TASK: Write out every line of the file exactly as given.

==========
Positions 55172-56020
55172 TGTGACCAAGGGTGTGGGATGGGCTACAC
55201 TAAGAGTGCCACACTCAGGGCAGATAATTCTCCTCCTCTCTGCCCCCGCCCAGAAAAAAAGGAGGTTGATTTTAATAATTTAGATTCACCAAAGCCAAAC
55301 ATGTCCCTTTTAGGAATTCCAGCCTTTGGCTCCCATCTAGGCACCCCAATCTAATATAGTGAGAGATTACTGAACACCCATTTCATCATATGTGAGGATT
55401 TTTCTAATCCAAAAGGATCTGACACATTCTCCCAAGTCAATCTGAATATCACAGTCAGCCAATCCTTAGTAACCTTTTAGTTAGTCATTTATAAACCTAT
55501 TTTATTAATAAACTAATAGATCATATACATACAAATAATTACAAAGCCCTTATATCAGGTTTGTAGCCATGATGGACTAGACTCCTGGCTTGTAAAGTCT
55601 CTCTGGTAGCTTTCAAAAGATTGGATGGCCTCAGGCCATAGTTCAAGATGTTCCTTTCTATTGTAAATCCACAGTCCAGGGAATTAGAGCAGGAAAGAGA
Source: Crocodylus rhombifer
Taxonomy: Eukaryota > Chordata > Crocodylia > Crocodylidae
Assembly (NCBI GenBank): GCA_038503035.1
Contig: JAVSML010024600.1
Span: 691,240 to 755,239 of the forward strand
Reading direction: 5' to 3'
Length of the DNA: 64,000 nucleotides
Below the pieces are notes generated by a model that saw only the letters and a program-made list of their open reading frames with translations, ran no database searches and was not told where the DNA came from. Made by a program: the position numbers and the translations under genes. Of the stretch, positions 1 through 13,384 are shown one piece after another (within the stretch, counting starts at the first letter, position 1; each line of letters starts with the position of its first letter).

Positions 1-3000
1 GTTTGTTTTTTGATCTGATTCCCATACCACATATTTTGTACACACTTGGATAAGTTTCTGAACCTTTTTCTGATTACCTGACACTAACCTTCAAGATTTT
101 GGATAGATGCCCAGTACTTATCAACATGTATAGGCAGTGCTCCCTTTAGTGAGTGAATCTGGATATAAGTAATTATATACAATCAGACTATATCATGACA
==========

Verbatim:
Positions 55172-56020
55172 TGTGACCAAGGGTGTGGGATGGGCTACAC
55201 TAAGAGTGCCACACTCAGGGCAGATAATTCTCCTCCTCTCTGCCCCCGCCCAGAAAAAAAGGAGGTTGATTTTAATAATTTAGATTCACCAAAGCCAAAC
55301 ATGTCCCTTTTAGGAATTCCAGCCTTTGGCTCCCATCTAGGCACCCCAATCTAATATAGTGAGAGATTACTGAACACCCATTTCATCATATGTGAGGATT
55401 TTTCTAATCCAAAAGGATCTGACACATTCTCCCAAGTCAATCTGAATATCACAGTCAGCCAATCCTTAGTAACCTTTTAGTTAGTCATTTATAAACCTAT
55501 TTTATTAATAAACTAATAGATCATATACATACAAATAATTACAAAGCCCTTATATCAGGTTTGTAGCCATGATGGACTAGACTCCTGGCTTGTAAAGTCT
55601 CTCTGGTAGCTTTCAAAAGATTGGATGGCCTCAGGCCATAGTTCAAGATGTTCCTTTCTATTGTAAATCCACAGTCCAGGGAATTAGAGCAGGAAAGAGA
Source: Crocodylus rhombifer
Taxonomy: Eukaryota > Chordata > Crocodylia > Crocodylidae
Assembly (NCBI GenBank): GCA_038503035.1
Contig: JAVSML010024600.1
Span: 691,240 to 755,239 of the forward strand
Reading direction: 5' to 3'
Length of the DNA: 64,000 nucleotides
Below the pieces are notes generated by a model that saw only the letters and a program-made list of their open reading frames with translations, ran no database searches and was not told where the DNA came from. Made by a program: the position numbers and the translations under genes. Of the stretch, positions 1 through 13,384 are shown one piece after another (within the stretch, counting starts at the first letter, position 1; each line of letters starts with the position of its first letter).

Positions 1-3000
1 GTTTGTTTTTTGATCTGATTCCCATACCACATATTTTGTACACACTTGGATAAGTTTCTGAACCTTTTTCTGATTACCTGACACTAACCTTCAAGATTTT
101 GGATAGATGCCCAGTACTTATCAACATGTATAGGCAGTGCTCCCTTTAGTGAGTGAATCTGGATATAAGTAATTATATACAATCAGACTATATCATGACA